Between 2007 and 2015, hospice care spending by Medicare increased 52 percent mainly due to the increase in the number of hospice care patients. John Hargraves, social science research analyst, and Niall Brenna, chief data officer and director, Office of Enterprise Data and Analytics at the Centers for Medicare & Medicaid Services, reported in an October Health Affairs article that they found "significant geographic variation in hospice spending, with high-cost regions having average per patient spending more than three times that of the spending in low-cost regions. We also found that recent growth in hospice spending varied substantially by patient diagnosis." (Medscape; article)
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New & Noted   
ACA supporter voices concern: Democratic Gov. Mark Dayton of Minnesota last week stated that plans on the ACA exchanges are "no longer affordable" for many. His criticism comes as his state faces massive rate hikes and shrinking competition in the insurance exchanges. It's notable because he was, only a few years ago, a staunch supporter. (Politico)

Psych patients wait much longer:  Psychiatric patients wait much longer in emergency departments before receiving treatment compared to other patients, according to research from the American College of Emergency Physicians. (Modern Healthcare; ACEP)

MACRA release: Friday, CMS released the final rule for its Merit-based Incentive Payment System under a final rule the CMS issued for implementing the Medicare Access and CHIP Reauthorization Act. It also launched a site to help explain it: qpp.cms.gov/. (Healthcare Dive)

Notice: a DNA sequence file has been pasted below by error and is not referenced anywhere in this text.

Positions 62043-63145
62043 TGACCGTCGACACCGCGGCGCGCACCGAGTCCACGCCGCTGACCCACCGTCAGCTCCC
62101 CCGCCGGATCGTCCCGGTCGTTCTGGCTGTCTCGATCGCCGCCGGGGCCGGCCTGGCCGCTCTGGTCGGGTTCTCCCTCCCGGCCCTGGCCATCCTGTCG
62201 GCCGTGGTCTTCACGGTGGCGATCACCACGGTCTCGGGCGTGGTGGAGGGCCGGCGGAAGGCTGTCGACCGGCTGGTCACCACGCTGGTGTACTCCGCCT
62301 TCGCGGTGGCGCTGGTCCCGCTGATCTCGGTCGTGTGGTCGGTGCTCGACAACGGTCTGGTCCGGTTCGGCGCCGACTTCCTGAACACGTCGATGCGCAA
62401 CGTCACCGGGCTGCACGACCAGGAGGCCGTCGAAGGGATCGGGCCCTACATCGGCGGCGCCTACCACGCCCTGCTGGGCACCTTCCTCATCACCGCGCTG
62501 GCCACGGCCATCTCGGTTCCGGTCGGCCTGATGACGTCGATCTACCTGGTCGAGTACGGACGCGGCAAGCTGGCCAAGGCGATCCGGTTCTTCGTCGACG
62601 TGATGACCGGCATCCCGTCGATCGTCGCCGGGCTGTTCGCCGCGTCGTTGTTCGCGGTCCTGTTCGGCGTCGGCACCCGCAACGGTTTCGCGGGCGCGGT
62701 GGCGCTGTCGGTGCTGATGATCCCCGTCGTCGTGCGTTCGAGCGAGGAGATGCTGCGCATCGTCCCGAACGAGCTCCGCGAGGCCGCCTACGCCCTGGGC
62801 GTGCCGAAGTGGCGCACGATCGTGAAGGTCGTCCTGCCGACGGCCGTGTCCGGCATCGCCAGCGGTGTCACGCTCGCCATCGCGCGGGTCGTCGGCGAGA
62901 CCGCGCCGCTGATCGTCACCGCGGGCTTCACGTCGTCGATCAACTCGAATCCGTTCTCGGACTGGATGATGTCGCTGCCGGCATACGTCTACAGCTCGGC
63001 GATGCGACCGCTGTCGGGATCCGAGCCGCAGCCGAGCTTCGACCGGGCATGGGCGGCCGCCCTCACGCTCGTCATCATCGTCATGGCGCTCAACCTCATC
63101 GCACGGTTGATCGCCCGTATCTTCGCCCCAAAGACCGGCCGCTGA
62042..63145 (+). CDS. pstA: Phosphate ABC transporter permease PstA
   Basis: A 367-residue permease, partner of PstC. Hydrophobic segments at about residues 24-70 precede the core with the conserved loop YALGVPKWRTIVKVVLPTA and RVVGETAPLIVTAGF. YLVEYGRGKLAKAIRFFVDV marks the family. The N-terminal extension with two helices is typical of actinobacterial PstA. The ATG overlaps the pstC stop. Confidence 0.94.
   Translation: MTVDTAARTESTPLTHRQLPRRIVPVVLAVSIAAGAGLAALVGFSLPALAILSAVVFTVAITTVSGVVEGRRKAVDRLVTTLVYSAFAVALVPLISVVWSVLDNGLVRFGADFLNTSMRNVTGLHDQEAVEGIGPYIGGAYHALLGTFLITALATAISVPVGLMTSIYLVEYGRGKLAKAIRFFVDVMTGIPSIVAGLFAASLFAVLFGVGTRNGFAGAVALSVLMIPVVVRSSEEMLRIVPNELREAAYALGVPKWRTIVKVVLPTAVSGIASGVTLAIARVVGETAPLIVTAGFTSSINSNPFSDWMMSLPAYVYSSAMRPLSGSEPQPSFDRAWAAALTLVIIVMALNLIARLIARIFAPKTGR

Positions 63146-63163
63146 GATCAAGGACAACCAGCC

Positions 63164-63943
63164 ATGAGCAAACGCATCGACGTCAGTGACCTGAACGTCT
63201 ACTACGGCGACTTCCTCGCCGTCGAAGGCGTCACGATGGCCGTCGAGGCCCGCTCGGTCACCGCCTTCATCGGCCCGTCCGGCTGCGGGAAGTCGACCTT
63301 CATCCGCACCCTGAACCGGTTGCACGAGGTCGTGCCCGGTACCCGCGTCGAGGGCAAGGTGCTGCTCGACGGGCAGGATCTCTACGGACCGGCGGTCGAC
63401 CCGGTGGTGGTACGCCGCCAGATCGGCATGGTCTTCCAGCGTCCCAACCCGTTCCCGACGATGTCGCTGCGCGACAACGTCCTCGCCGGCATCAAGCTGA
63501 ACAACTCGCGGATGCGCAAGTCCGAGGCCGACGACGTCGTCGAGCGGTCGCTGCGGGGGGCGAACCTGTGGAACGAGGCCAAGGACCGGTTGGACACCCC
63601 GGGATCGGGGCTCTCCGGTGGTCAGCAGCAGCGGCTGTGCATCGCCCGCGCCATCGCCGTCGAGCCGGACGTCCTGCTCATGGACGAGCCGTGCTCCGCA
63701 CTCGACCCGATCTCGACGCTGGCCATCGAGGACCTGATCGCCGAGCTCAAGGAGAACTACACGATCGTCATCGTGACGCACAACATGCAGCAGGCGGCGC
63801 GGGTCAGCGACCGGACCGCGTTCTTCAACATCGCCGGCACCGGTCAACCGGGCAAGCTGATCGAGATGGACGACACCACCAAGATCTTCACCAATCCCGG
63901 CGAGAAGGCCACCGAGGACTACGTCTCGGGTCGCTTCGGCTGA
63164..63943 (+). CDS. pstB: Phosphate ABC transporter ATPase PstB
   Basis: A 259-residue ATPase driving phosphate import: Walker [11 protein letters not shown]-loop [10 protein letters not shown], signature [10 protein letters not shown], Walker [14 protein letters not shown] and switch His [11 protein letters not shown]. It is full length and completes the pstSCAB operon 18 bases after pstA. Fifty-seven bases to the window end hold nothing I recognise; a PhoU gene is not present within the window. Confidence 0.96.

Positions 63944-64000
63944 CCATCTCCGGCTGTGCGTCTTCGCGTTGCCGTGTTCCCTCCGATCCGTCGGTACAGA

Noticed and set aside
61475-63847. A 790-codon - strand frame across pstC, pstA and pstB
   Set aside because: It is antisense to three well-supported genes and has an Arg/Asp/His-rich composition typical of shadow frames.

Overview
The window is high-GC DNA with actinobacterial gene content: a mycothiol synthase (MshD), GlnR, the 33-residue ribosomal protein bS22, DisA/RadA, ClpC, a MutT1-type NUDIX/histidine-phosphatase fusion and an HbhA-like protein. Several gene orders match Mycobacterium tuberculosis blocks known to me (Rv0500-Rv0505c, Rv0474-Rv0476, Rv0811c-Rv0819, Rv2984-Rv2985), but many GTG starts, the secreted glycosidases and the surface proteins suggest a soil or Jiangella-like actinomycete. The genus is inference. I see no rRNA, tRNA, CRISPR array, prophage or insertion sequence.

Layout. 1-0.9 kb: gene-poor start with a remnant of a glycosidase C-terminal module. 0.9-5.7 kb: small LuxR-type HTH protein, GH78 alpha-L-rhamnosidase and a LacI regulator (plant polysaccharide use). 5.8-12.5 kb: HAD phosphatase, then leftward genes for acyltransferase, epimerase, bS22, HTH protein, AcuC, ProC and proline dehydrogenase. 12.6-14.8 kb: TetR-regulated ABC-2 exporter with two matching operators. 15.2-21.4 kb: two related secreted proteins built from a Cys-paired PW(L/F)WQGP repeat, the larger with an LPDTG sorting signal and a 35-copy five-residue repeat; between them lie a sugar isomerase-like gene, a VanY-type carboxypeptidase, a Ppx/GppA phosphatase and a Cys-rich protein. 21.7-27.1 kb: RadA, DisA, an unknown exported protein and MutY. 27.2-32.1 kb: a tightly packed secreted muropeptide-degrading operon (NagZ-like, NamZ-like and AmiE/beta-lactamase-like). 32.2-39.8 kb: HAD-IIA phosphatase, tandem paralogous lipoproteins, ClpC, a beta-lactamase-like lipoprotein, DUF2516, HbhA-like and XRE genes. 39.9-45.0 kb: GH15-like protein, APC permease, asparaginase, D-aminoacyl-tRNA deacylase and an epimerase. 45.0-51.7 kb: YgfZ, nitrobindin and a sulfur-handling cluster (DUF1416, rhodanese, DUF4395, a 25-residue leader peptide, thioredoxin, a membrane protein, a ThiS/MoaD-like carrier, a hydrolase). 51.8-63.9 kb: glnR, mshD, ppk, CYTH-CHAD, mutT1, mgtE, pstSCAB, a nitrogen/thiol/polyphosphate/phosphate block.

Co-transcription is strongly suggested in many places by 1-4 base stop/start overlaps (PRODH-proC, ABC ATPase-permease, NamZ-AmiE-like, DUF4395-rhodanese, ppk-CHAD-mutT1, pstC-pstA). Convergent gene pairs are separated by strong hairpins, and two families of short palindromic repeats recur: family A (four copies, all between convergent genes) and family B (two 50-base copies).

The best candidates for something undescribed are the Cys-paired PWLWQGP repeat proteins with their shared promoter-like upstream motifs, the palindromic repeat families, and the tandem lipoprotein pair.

Zurich North America's 783,800-square-foot headquarters in Schaumburg, Ill., has been called "stunning." What's particularly notable is that the company says employee comfort, wellness and interaction helped drive design choices--which it believes will improve retention and recruitment. Features include sit/stand desks, an employee wellness center, healthful options in a large café and outside walking. (Daily Herald)
MarketVoices...quotes worth reading
"There has always been a stigma and a fear around mental illness, and that's what's reflected in many state licensing board questionnaires. There's a huge discrepancy between what states ask about physical conditions--such as whether those conditions affect their ability to practice--and what they ask about mental conditions, where the impact on their abilities is not asked about." --  Katherine Gold, MD, lead author of a study on mental  health issues among  health care professionals, quoted in FierceHealthcare

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Wednesday, October 19, 2016